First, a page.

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Re: Out of date dino books

In a message dated 11/27/98 7:54:35 PM Eastern Standard Time,
jjackson@interalpha.co.uk writes:

<< I don't think it's a good idea to throw away any out of date dino books
 since nothing is lost if their info is wrong.  >>

Hyperbole, I assume.
If I read a book which I believe to be factual and the 'facts' have been
superceded then  I have been misled, unintentionally.
When I read another book with more accurate information I may have cause to
think about the contradictions, but on what basis can I decide between them?
Another response to your comment mentioned reading Newton and Faraday.  Many
of their ideas have not been superceded, and the reader already knew the more
recent information.  
So, without some guidance I will be misled by inaccurate information and will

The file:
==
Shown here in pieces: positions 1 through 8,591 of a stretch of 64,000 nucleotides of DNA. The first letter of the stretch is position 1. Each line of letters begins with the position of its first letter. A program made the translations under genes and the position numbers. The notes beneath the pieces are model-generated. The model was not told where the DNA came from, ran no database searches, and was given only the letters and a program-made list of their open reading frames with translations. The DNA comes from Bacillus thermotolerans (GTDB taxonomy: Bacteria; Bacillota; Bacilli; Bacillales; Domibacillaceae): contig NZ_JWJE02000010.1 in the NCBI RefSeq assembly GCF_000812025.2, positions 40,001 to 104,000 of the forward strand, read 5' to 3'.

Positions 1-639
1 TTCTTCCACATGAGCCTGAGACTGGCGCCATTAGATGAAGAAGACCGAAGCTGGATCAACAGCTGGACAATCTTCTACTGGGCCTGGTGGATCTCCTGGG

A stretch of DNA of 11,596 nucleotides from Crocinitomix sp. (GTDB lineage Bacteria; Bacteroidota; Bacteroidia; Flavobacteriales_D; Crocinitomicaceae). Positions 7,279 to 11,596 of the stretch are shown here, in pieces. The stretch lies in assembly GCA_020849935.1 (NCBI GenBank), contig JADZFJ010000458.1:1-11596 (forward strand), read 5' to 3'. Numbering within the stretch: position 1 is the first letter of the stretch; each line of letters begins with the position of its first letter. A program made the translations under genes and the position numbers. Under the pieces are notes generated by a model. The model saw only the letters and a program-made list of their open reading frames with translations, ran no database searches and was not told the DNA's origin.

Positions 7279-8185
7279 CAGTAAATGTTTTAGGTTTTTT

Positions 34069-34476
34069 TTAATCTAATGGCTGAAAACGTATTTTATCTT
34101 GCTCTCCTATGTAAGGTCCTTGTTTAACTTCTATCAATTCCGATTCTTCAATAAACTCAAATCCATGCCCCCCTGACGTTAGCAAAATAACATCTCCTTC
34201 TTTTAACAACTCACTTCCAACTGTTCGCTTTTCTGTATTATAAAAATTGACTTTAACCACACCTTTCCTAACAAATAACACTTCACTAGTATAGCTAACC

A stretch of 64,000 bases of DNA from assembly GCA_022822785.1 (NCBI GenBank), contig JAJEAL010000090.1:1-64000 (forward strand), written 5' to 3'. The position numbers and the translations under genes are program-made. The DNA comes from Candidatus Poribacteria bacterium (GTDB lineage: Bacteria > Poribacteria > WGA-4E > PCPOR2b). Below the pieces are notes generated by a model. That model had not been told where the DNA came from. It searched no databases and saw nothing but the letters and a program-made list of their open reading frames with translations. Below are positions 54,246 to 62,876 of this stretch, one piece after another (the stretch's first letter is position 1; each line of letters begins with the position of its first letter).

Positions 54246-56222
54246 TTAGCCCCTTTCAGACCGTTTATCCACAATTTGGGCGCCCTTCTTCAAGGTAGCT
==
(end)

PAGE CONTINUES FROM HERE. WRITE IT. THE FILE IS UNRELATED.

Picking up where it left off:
have no information by which to distinguish a better hypothesis.

When I first came to this list I was looking at some statements in a book By
David Norman which seemed to indicate some major significance for Connecticut
herbivores.  This turned out not to be true, disappointingly.  As Mr. Holtz

Although Norman's book was great in its time, there
has been a LOT of advances in dinosaur research since then (as he'd be the
first to admit).

Left to my own judgement, parochialism might have won out.

Old books sometimes have better interpretations than newer ones (as Bakker
enjoys pointing out in his books), but knowledge, training, and expertise are
necessary to discerning better from worse.  I don't believe you can argue
'Confusion is good'  and leave it at that.